The Climate Justice Initiative is the only Indigenous peoples climate change organization in the United States. CJI is also the only indigenous women-led and focused organization that addresses the multifaceted issue of climate change and climate justice in Indigenous peoples, groups and communities.
Climate Change will have a significant and unique impact when it comes to Indigenous peoples. The UN Human Rights groups have identified the rights of indigenous peoples as particularly vulnerable to the disruptive effects of climate change. Due to climate change, indigenous people have been threatened with their livelihood and cultural identities across the world North America, Europe, Latin America, Africa, Asia and the Pacific. Approximately 370 million indigenous people are affected.0
In the United States, there are 567 federally recognized Alaska Native and American Indian tribes in addition to the state-recognized tribes, Native Hawaiian peoples, unrecognized tribes, and indigenous peoples of US territories that are living in remote, rural, and urban communities within the Nation.
Climate Change impacts on many tribal and indigenous groups in the U.S. are projected to be especially severe, since these impacts are compounded by a number of persistent social and economic problems. The adaptive responses to multiple social and ecological challenges arising from climate impacts on indigenous communities will occur against a complex backdrop of centuries-old cultures already stressed by historical events and contemporary conditions. 1 Individual tribal responses will be grounded in the particular cultural and environmental heritage of each community, their social and geographical history, spiritual values, traditional ecological knowledge, and worldview. Furthermore, these responses will be informed by each group’s distinct political and legal status, which includes the legacy of more than two centuries of non-Native social and governmental institutional arrangements, relationships, policies, and practices. Response options will be informed by the often limited economic resources available to meet these challenges, as well as these cultures’ deeply ingrained relationships with the natural world. 220.127.116.11.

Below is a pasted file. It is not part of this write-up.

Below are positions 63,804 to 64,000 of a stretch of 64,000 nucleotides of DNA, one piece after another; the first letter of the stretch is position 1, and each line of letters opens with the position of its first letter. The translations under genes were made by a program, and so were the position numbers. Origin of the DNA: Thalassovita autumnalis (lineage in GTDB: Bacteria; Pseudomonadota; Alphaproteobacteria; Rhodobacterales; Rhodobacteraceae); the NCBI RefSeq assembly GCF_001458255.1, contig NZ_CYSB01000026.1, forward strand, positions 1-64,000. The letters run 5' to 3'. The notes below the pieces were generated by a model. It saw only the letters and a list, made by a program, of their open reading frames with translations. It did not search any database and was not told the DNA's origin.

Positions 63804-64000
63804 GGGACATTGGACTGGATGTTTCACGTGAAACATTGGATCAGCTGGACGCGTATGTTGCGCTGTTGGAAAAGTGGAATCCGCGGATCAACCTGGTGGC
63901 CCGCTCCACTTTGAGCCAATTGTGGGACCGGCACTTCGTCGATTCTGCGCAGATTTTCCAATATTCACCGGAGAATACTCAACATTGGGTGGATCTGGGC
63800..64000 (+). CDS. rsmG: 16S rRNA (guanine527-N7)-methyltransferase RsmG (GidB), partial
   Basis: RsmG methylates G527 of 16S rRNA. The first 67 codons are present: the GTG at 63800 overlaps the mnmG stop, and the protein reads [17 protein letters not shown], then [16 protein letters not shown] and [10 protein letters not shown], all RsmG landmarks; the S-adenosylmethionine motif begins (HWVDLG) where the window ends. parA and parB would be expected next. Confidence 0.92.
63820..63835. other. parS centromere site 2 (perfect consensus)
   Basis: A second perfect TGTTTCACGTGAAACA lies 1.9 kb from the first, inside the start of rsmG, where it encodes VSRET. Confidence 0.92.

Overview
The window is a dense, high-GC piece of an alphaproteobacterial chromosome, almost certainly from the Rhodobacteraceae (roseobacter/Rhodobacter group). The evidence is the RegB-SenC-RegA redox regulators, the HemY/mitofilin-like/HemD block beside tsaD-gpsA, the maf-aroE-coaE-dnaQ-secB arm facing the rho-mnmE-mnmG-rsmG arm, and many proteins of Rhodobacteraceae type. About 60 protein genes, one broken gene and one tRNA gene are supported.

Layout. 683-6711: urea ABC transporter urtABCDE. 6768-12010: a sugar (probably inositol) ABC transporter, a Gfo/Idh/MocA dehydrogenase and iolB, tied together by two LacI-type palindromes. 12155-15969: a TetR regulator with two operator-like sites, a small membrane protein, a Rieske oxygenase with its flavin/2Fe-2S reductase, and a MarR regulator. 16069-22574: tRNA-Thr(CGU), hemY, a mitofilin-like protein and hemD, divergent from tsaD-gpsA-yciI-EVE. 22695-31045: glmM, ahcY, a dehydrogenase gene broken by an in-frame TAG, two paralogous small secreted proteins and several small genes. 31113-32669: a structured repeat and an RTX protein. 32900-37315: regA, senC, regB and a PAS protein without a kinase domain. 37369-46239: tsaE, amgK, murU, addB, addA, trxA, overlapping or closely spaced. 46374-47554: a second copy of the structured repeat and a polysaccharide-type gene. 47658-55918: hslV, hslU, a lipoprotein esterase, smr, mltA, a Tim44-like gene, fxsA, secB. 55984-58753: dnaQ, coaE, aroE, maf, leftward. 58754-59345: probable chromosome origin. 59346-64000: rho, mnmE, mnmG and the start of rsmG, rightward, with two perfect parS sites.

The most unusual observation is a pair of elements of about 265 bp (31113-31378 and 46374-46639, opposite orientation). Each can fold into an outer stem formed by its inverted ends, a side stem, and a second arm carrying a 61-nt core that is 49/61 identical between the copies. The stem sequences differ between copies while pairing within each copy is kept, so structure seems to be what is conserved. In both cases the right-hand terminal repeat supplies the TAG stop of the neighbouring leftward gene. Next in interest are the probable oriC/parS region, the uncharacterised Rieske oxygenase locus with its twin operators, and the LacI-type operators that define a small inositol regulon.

Climate Justice ensures all human rights are implemented in the most transparent way in order to maintain basic standards in the face of the somewhat unknown impacts that will be created by climate change. Climate Justice is for those who are least responsible for climate change and who are suffering from its gravest consequences.
The ability of populations to mitigate and adapt to the negative consequences of climate change are shaped by factors such as income, race, class, gender, capital and political representation. These groups generally have less say and involvement in decision-making, political, and legal processes that relate to climate change and the natural environment and thus less autonomy and control of the future narrative.
We want to change that.
CLIMATE JUSTICE INITIATIVE
The Climate Justice Initiative is an indigenous women-led and focused organization addressing the multifaceted issue of climate change in Indigenous communities and peoples by means of economic and community-led empowerment, the development of strategies and methodologies for mitigating and adapting while preserving cultural heritage and directing our own cultural, social, environmental and economic future.
This initiative addresses the effects of climate change within indigenous communities and peoples, particularly those most often left behind, to be safer and more resilient against the growing threat of climate change by inspiring community-led change, mitigation and adaptation while upholding and celebrating traditional value systems. We focus on the effects of climate change through means of economic shifting, education, research, developing sustainable and impactful programs in environmental justice and front-line communities and through individuals by means of financial, educational, social, environmental and indigenous rights.
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